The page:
Taiwanese offshore stock market proposed

By Kathrin Hille –
Taiwan’s financial regulator is considering creating an offshore stock market in an effort to establish the island as a regional fund-raising centre.
The Financial Supervisory Commission also wants to improve the listing requirements as part of a plan to double capital raising by foreign investors.
The offshore proposal, which could be implemented by 2007 at the earliest if approved, is also an attempt to skirt around restrictions on domestic listings of companies with substantial investments in China.

Kong Jaw-sheng, FSC chairman, said that under the proposal, the government would create a foreign currency-denominated board for listings by foreign companies, including Taiwanese-owned enterprises with operations in mainland China but which are registered in offshore tax havens.
Currently, companies listed on the Taiwan Stock Exchange are banned from having more than 40 per cent of their paid-in capital invested in China.
The rule has driven many Taiwanese enterprises to separate their mainland operations from their parent companies. This has deprived shareholders of potential earnings from the companies’ China operations and contributed to problems with corporate transparency on the island. It has also effectively barred many China-based, Taiwanese-owned companies from listing on their domestic market.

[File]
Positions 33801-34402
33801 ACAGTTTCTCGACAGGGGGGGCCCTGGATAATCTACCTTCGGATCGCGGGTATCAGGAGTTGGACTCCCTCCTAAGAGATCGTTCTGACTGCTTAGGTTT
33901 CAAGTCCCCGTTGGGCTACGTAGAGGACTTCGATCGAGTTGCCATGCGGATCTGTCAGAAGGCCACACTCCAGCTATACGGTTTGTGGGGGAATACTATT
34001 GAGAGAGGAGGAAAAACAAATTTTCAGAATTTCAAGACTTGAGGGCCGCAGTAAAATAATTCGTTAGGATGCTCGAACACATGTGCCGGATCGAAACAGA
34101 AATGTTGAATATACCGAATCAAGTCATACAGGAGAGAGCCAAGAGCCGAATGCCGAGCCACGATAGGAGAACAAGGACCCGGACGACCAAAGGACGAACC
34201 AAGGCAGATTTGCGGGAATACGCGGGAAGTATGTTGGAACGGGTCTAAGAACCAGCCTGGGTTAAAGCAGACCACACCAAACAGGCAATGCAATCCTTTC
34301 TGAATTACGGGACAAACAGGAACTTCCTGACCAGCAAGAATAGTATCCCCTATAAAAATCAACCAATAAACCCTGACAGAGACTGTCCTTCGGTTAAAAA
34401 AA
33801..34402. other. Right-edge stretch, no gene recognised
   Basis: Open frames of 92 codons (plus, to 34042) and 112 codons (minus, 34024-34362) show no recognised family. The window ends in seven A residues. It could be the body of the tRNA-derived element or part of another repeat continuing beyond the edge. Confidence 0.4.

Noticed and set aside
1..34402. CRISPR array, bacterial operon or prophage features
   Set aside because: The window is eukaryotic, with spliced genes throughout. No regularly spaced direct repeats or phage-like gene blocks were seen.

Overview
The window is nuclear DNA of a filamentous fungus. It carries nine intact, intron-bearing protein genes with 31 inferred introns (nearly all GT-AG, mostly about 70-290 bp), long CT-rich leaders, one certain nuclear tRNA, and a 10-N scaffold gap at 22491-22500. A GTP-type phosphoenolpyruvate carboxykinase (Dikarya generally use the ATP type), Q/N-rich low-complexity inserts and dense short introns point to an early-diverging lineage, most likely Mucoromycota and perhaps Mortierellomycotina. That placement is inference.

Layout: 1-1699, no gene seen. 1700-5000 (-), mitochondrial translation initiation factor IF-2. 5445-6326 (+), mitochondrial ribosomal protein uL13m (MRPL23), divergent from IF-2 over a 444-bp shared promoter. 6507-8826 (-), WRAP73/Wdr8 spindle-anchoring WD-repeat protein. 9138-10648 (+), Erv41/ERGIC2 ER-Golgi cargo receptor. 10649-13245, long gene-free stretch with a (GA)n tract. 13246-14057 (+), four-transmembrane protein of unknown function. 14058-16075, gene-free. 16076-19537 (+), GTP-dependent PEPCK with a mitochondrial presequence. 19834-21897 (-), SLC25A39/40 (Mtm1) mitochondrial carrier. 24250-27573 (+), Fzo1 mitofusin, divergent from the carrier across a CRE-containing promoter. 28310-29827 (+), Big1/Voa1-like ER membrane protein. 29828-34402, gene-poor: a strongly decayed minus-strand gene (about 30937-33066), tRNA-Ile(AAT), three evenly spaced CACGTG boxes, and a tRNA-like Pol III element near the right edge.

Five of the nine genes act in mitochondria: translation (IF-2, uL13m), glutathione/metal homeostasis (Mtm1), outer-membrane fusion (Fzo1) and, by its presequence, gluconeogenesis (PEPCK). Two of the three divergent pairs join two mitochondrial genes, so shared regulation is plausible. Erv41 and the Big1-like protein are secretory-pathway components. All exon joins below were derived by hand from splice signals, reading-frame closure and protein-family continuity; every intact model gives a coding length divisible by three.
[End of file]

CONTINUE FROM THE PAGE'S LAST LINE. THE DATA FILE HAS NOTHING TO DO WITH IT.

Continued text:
Foxconn International Holding, a mobile handset maker owned by Taiwan’s Hon Hai Precision Industries, but with most of its manufacturing in China, is preparing to hold a US$430m IPO in Hong Kong this month partly because of these difficulties.
Taiwan’s central bank estimates that the island’s companies have invested US$70bn on the mainland.
Last summer, the government promised to facilitate listings of China-based Taiwanese companies on the domestic market. But the policy discussions have ground to a halt over concerns in the ruling party and its anti-China ally, the Taiwan Solidarity Union, that this would increase the island’s economic dependence on the mainland.
Analysts say this policy means Taiwan is missing a prime opportunity to attract foreign investors to its share market by preventing them from buying exposure to China’s growth.
Asked whether the government would lift the 40 per cent cap on China investments, Mr Kong said the FSC was seeking a broader solution aimed at “quality companies” from all over the world.
However, analysts doubt the idea will spark the foreign interest the FSC is hoping for. Not only would it compete with the existing market for liquidity, it was not clear how it would enhance transparency.
Source: Financial Times

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